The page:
A sensation of smell may give rise to a sensation of light, etc. Sometimes the sensations may be related. For instance, a certain form, say that of a certain letter, may awaken the sensation of a certain color. In this way all kinds of combinations may be formed.

        There may be various combinations of primary with secondary sensations. We may have the following photisms and phonisms or synaesthesia:

Sound photism

Light phonism

Taste photism

Taste phonism

Pressure photism

Pressure phonism

Movement photism

Movement phonism

Smell photism

Smell phonism

Touch photism

Touch phonism

Temperature photism

Temperature phonism

        In fact any combination of primary with secondary sensation may be present.

        These secondary sensations are due to the formation probably of certain special, subcortical associations between the respective sensory centers.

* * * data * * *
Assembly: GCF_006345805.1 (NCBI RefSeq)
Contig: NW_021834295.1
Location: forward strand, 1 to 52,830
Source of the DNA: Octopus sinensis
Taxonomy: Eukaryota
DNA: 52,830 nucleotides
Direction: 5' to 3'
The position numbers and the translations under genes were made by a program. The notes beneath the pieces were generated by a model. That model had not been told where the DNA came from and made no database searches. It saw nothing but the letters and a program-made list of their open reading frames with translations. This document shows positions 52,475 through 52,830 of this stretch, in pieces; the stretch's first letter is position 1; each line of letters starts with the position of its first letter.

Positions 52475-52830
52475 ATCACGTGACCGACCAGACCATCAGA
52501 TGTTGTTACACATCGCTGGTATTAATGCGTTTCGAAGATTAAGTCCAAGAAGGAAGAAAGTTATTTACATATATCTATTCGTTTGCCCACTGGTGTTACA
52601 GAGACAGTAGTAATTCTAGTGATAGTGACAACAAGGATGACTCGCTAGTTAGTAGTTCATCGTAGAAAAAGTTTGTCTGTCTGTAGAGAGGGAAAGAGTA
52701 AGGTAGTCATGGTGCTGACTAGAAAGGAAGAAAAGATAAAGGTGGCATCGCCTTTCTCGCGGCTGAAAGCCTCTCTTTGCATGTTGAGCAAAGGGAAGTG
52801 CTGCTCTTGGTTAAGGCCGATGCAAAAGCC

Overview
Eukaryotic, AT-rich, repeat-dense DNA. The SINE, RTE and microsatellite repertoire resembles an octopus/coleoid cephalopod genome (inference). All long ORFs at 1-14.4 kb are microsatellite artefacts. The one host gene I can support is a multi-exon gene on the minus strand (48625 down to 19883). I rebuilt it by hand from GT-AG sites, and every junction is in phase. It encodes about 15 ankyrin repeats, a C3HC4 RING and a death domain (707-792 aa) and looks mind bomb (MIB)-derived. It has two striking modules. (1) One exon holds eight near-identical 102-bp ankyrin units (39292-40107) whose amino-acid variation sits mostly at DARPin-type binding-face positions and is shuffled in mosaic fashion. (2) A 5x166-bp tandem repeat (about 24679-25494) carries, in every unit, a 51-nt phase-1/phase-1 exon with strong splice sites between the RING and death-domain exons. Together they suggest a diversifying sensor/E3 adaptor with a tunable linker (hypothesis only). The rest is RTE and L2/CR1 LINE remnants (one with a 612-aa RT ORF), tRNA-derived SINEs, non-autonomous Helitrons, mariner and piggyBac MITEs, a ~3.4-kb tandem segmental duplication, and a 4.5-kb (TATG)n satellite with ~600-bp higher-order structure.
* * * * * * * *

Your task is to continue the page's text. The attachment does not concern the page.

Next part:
The following laws have been formulated:

            1. Photisms bright in color are produced by sounds of high quality, by intense pain, sharply defined sensations of touch. Dark photisms form opposite conditions.

            2. High phonisms are produced by bright light, well defined outlines, small objects, pointed forms. Low phonisms form opposite conditions.

            3. Photisms are associated with well defined forms, small, pointed; photisms are often produced by sounds of high pitch.

            4. Red, yellow, and brown are frequent photism colors; violet and green are rare, while blue stands between these extremes.

        Secondary sensations in their pure form, although found in normal persons, usually appear in those of neurotic tendency and in psychopathic states.